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To prepare the composite membranes, a known amount of NaY zeolite was added into the above sol–gel reaction. The mixed solution was stirred overnight at room temperature, and then it was kept in an ultrasonic bath at a fixed frequency of 38 kHz (Grant XB6, UK) for about 30 min to break the aggregated crystals of zeolite and so as to improve the dispersion of zeolite in the hybrid polymer matrix. The rest of the procedure was followed as mentioned above. The amount of NaY zeolite with respect to PVA was varied from 5, 10 and 15 mass%, and the composite membranes thus obtained were designated as M-1, M-2 and M-3, respectively. The thickness of these membranes was measured at different points using a Peacock dial thickness gauge (model G, Ozaki Mfg. Co. Ltd., Japan) with an accuracy of ±2 ␮m and the average thickness was considered for calculation. The thickness of the membranes was found to be 40 ± 2 ␮m.

2.7. Swelling measurements

2.3. Fourier transform infrared (FTIR) spectroscopy

where Ws and Wd are the masses of the swollen and dry membranes, respectively.

The reaction between PVA and TEOS, and the incorporation of different amounts of NaY zeolite into hybrid polymer matrix were confirmed by FTIR spectroscopy (Nicolet, Impact410, USA). Membrane samples were ground well to make KBr pellets under a hydraulic pressure of 400 kg/cm2 and spectra were recorded in the range of 400–4000 cm−1 . In each scan, the amount of membrane sample and KBr were kept constant in order to estimate the changes in the intensities of characteristic peaks with respect to the amount of NaY zeolite. 2.4. Wide-angle X-ray diffraction (WAXD) The morphology of the TEOS crosslinked PVA membrane and its zeolite incorporated membranes was studied at room temperature using a Brucker’s D-8 advanced wide-angle Xray diffractometer. The X-ray source was nickel-filtered Cu K␣ radiation (40 kV and 30 mA). The dried membranes of uniform thickness (∼40 ␮m) were mounted on a sample holder and the patterns were recorded in the reflection mode at an angle 2θ over a range of 5–45◦ at a constant speed of 8◦ /min. 2.5. Differential scanning calorimetry (DSC) Thermal properties of the membranes were measured using a differential scanning calorimeter (Stanton, Redcroff DSC 1500). The samples weight ranged from 5 to 8 mg and they were heated from ambient temperature to 300 ◦ C at a heating rate of 10 ◦ C/min. The intercept point of the slopes was taken as the glass transition temperature (Tg ). A repeat run, following cooling at 10 ◦ C/min exhibited reproducibility within ±1.5 for Tg values. 2.6. Scanning electron microscopy (SEM) Membranes’ surfaces were observed at 15 kV using a JSM840A scanning electron microscope (JEOL, Tokyo, Japan). All ˚ of sputspecimens were coated with a conductive layer (400 A) tered gold.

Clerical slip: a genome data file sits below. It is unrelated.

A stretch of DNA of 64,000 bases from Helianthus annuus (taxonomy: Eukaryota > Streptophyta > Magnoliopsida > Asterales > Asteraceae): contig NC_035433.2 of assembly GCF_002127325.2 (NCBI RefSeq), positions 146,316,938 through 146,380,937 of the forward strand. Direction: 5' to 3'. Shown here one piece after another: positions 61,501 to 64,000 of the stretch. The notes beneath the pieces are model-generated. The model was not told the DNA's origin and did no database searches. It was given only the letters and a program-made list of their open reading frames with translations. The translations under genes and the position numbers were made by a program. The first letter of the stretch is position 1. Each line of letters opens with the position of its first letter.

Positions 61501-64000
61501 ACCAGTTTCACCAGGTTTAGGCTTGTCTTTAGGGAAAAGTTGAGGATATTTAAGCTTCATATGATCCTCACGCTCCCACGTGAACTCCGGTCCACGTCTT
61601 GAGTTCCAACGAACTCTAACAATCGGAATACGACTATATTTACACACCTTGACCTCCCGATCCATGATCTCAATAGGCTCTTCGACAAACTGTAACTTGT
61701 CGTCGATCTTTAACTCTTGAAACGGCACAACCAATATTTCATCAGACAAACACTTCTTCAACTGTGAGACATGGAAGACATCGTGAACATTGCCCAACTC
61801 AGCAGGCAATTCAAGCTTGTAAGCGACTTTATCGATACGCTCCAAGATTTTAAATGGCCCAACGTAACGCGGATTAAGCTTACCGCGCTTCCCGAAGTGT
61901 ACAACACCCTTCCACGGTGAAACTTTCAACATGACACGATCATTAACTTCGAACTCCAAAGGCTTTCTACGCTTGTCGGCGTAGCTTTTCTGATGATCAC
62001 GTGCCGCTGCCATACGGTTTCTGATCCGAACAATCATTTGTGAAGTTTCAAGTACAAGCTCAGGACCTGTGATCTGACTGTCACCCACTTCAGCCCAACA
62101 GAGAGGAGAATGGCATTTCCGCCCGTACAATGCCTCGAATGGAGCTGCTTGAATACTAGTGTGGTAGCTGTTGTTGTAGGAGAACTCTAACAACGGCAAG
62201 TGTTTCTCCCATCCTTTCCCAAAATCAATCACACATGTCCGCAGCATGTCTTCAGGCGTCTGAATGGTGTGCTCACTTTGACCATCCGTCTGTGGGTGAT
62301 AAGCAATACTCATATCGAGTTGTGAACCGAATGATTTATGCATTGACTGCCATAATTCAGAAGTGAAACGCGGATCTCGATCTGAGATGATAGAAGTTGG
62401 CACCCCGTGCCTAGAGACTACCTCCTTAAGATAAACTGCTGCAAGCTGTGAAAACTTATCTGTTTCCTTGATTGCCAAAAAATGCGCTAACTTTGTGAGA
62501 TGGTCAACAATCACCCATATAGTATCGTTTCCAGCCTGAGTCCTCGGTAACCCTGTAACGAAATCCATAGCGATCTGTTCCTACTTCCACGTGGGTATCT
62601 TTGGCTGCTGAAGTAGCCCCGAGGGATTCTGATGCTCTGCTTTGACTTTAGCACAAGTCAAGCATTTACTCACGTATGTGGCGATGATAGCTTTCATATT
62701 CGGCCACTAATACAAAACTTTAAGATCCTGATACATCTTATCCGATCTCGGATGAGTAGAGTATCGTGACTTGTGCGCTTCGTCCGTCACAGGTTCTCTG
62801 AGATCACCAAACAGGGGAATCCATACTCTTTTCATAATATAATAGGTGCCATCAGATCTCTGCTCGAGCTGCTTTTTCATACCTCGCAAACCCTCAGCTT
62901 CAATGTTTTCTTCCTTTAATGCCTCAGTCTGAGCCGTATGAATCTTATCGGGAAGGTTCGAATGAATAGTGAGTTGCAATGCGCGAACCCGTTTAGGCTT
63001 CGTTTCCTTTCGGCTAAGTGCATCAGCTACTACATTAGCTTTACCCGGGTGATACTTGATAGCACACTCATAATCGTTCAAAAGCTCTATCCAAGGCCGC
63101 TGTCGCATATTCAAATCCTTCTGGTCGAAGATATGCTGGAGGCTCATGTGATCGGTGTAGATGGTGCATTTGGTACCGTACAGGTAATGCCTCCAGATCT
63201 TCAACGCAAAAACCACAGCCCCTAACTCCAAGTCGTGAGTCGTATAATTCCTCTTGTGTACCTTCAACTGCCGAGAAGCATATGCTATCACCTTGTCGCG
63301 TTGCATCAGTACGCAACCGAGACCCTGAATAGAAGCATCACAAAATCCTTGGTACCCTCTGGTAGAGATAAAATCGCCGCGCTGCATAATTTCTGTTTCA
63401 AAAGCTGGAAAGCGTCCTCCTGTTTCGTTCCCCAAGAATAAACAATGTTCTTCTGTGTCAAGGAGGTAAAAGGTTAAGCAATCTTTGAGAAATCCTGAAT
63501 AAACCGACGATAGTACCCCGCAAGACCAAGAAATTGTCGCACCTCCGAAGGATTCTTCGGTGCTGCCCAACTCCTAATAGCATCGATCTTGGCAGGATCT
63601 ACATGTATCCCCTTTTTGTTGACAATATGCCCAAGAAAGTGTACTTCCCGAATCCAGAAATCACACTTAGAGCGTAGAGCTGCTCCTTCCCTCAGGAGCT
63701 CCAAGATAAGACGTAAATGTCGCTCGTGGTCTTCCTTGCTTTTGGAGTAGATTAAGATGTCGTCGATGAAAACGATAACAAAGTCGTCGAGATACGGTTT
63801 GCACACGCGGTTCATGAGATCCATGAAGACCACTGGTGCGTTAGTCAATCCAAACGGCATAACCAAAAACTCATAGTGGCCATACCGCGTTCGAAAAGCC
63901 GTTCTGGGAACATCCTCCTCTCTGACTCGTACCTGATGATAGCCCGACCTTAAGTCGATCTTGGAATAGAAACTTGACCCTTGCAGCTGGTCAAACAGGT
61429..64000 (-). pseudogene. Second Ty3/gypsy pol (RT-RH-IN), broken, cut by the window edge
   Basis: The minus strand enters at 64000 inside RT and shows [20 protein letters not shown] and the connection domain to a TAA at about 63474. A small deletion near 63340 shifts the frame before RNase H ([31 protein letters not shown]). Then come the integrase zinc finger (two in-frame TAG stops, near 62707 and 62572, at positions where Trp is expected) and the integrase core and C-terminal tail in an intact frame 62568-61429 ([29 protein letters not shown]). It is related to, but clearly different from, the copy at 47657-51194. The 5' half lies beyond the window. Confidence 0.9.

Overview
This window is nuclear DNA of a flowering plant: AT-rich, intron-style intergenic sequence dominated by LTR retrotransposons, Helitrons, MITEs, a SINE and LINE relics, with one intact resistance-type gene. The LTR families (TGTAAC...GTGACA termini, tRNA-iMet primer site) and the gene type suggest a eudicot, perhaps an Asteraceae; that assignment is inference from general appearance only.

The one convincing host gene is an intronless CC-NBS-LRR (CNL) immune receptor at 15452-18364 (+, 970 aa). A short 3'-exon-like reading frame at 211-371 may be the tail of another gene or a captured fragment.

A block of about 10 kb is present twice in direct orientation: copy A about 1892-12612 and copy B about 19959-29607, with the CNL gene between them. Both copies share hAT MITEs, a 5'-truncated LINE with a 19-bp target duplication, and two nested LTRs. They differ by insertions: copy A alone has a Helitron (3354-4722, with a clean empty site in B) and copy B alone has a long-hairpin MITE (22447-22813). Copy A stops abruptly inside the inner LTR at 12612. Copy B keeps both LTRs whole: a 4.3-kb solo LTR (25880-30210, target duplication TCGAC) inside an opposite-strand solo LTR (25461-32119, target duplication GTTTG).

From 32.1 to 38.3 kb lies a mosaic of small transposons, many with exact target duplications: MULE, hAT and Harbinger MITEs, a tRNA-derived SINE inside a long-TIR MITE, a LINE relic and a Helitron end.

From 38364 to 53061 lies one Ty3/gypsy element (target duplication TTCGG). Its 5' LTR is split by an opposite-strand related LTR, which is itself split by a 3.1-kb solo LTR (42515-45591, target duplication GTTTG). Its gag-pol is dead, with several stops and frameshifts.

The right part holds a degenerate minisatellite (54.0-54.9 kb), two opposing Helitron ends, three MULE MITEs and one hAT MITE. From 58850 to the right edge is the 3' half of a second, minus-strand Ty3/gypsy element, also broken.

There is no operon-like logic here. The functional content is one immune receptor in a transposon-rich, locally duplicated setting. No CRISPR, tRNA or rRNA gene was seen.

The degree of membranes swelling was carried out with different compositions of water–acetic acid mixtures using an electronically controlled oven (WTB Binder, Germany). The masses of the dry membranes were first determined and these were equilibrated by soaking in different compositions of the feed mixture in a sealed vessel at 30 ◦ C for 24 h. The swollen membranes were weighed as quickly as possible after careful blotting on a digital microbalance (Mettler B204-S, Toledo, Switzerland) within an accuracy of ±0.01 mg. All the experiments were performed at least three times and the results were averaged. The percent degree of swelling (DS) was calculated as:   Ws − Wd DS (%) = × 100 (1) Wd

2.8. Pervaporation experiments PV experiments were performed using an indigenously designed apparatus reported in our previous articles [26,27]. The effective surface area of the membrane in contact with the feed mixture was 34.23 cm2 and the capacity of the feed compartment is about 250 cm3 . The vacuum in the downstream side of the apparatus was maintained [1.33224 × 103 Pa (10 Torr)] using a two-stage vacuum pump (Toshniwal, Chennai, India). The test membrane was allowed to equilibrate for about 2 h in the feed compartment at the corresponding temperature before performing the PV experiment with fixed compositions of the feed mixture. After attaining a steady state, the experiments were carried out at 30, 40 and 50 ◦ C and the permeate was collected in a trap immersed in the liquid nitrogen jar on the downstream side at fixed intervals of time. The water composition in the feed mixture was varied from 10 to 50 mass%. The flux was calculated by weighing the permeate on a digital microbalance. The compositions of water and acetic acid were estimated by measuring the refractive index of the permeate within an accuracy of ±0.0001 units using an Abbe’s refractometer (Atago-3T, Japan) and by comparing it with a standard graph that was established with the known compositions of water–acetic acid mixtures. All the experiments were performed at least three times and the results were averaged. The results of permeation for water–acetic acid mixtures during the PV were reproducible within admissible range. From the PV data, separation performance of the membranes was assessed in terms of total flux (J), separation selectivity (αsep ) and pervaporation separation index (PSI). These were calculated respectively using the following equations: J=